How We Tested

To determine the optimal point between data center temperature and system cooling performance, we created a controlled temperature testing environment, called a "HotBox". Basically, we placed a server inside an insulated box. The box consists of two main layers: at the bottom is the air inlet where a heating element is placed. The hot air is blown inside the box and is then sucked into the front of the server on the second layer. This way we can simulate that inlet air comes from below, as in most data centers. Inlet and outlet are separated and insulated from each other, simulating the hot and cold aisles. Two thermistors measure the temperature of the inlet, one on the right and on the left, just behind the front panel.

Just behind the motherboard, close to back of the server, a pair of thermistors monitors the outlet temperature. And we'd like to thank Wannes De Smet who designed the hotbox!

The servers is fed by a standard European 230V (16 Amps max.) power line. We use the Racktivity ES1008 Energy Switch PDU to measure power consumption. Measurement circuits of most PDUs assume that the incoming AC is a perfect sine wave, but it never is. However, the Rackitivity PDU measures true RMS current and voltage at a very high sample rate: up to 20,000 measurements per second for the complete PDU.

Datamining on Hardware

Building the "Hotbox" was one thing; getting all the necessary data on the other hand is a serious challenge. A home-made PCB collects the data of the thermistors. Our vApus stress testing software interfaces with ESXi to collect hardware usage counters and temperatures; fan speeds are collected from the BMC; and power numbers from the Racktivity PDU. This is all done while placing a realistic load on the ESXi virtual machines. The excellent programming work of Dieter of the Sizing Servers Lab resulted in a large amount of data in our Excel sheets.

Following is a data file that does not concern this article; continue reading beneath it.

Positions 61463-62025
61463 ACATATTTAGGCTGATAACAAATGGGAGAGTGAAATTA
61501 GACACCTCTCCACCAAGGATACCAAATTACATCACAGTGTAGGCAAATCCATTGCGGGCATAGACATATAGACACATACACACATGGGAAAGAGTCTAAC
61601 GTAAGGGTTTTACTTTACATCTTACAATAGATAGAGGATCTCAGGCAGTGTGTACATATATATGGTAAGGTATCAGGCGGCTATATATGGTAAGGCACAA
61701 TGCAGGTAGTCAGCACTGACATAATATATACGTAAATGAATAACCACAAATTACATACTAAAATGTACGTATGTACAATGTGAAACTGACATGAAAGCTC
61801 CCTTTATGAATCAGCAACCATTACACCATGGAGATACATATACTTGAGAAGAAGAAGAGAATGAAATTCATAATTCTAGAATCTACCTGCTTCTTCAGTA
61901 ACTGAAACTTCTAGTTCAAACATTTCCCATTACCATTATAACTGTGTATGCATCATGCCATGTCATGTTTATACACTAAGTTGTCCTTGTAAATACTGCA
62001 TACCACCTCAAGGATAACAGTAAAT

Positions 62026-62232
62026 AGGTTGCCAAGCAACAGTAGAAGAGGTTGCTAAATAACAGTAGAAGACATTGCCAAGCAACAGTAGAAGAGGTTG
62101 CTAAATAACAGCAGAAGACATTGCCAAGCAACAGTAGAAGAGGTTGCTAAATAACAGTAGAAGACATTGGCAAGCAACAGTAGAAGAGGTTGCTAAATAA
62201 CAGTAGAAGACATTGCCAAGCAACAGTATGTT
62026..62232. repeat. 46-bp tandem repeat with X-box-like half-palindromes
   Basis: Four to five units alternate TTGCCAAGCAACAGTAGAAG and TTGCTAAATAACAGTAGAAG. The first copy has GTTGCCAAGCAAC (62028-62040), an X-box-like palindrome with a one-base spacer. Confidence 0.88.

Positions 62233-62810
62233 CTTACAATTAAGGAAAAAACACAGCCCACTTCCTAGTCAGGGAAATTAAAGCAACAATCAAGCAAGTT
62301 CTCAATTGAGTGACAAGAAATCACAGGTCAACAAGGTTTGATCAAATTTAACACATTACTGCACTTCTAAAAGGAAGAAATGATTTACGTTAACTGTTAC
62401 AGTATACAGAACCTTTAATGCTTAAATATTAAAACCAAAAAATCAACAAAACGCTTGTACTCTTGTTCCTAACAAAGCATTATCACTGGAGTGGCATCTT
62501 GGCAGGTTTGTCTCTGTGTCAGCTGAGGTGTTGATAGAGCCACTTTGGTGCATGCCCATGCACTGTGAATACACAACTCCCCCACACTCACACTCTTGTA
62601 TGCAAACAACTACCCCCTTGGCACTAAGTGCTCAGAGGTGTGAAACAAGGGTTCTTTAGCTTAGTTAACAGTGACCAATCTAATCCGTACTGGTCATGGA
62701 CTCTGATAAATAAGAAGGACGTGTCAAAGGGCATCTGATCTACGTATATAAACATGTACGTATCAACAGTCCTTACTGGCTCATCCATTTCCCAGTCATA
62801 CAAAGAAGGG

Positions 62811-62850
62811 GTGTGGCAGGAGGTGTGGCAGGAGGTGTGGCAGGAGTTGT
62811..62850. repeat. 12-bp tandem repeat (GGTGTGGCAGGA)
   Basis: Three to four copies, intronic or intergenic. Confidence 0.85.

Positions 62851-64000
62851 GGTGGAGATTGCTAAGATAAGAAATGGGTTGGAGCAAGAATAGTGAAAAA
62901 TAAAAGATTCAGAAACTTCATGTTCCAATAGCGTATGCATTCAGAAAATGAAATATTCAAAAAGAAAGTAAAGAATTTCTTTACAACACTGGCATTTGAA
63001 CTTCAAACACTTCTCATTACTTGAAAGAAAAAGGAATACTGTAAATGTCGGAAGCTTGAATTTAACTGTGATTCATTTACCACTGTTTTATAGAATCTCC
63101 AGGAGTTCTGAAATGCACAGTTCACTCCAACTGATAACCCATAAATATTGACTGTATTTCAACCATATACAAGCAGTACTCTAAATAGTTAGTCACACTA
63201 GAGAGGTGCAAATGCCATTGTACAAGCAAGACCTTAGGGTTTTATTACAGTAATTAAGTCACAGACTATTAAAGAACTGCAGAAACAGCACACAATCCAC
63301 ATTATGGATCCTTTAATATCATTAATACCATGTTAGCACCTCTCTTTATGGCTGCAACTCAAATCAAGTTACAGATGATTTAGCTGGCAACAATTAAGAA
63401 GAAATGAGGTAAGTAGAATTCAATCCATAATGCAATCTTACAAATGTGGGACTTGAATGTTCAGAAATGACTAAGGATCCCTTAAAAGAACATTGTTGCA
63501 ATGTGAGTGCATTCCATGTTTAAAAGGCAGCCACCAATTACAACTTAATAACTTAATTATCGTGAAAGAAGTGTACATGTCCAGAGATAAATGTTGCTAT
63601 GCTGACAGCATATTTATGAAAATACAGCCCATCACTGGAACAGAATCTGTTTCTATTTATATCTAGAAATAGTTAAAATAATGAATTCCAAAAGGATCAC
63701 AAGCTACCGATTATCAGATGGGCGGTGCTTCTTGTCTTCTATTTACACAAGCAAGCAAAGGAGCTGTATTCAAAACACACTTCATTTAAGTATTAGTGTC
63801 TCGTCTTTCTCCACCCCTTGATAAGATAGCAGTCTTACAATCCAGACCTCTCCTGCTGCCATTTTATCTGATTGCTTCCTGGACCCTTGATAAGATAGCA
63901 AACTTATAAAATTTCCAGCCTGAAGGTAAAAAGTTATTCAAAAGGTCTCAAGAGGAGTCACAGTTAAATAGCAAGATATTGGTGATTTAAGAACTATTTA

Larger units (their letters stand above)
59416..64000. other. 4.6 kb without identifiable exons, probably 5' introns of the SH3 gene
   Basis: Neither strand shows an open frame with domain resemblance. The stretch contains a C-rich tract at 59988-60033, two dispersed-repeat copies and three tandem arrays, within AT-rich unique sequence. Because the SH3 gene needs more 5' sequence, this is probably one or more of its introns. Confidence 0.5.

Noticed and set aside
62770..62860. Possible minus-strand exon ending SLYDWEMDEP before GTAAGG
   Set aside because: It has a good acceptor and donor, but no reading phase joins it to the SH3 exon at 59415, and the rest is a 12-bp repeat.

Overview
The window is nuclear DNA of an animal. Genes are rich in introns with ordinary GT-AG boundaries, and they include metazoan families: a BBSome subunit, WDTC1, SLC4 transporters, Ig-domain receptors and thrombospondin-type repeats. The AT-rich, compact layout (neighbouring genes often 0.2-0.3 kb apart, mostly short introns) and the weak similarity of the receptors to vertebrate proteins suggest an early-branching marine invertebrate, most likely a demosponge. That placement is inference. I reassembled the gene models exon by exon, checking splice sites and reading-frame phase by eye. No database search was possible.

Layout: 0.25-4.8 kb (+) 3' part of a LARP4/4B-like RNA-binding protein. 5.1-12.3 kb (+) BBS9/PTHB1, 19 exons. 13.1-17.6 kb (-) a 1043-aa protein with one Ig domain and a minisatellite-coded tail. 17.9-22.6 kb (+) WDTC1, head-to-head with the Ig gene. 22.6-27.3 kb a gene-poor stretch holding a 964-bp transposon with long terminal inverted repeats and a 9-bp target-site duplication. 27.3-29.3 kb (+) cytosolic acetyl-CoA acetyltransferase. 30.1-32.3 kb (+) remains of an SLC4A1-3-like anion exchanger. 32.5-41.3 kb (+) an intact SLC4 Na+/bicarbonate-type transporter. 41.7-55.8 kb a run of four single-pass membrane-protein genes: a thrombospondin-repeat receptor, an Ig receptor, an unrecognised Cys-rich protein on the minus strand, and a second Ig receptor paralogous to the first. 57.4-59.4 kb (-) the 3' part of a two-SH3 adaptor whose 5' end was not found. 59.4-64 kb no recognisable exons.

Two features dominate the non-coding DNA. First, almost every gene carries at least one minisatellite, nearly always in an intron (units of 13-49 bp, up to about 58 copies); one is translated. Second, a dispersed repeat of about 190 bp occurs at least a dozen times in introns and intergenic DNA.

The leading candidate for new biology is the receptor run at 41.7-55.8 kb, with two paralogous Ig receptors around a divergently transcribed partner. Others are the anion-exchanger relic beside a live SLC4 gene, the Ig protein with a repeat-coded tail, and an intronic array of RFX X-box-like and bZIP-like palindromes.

To put a realistic load on the machine we use our own real-life load generator called vApus. With vApus we capture real user interaction with a website, add some parameters that can be randomized, and then replay that log a number of times.

The workload consists of four VMs:

  • Drupal LAMP VM running website
  • Zimbra 8 VM
  • phpBB LAMP VM running clone of real website
  • OLAP (news aggregator database)

The Drupal site gets regular site visitors mixed with the posting of new blog entries and sending email, resulting in a moderate system load. The Zimbra load is disk-intensive, consisting of users creating and sending emails, replying, creating appointments, tasks and contacts. The phpBB workload has a moderate CPU and network load, viewing and creating forum threads with rich content. Finally, the OLAP workload is based on queries from a news aggregator and is mostly CPU bound. These four VMS form one Tile (similar to VmMark "tiles"). We ran two tiles in each test, resulting in a load of 10% to 80%.

The Supermicro "PUE-Optimized" Server Benchmark Configuration


View All Comments

  • iTzSnypah - Tuesday, February 11, 2014 - link

    I wonder why nobody has tried geothermal liquid cooling. You could do it 2 ways. Either with a geothermal heat pump set up or cut out the middle man and just use the earth like you would a radiator in a liquid cooling loop. The only problem would be how many wells you would have to drill to cool up to 100MW (I'm thinking 20+ at a depth of at least 50ft). Reply
  • ShieTar - Tuesday, February 11, 2014 - link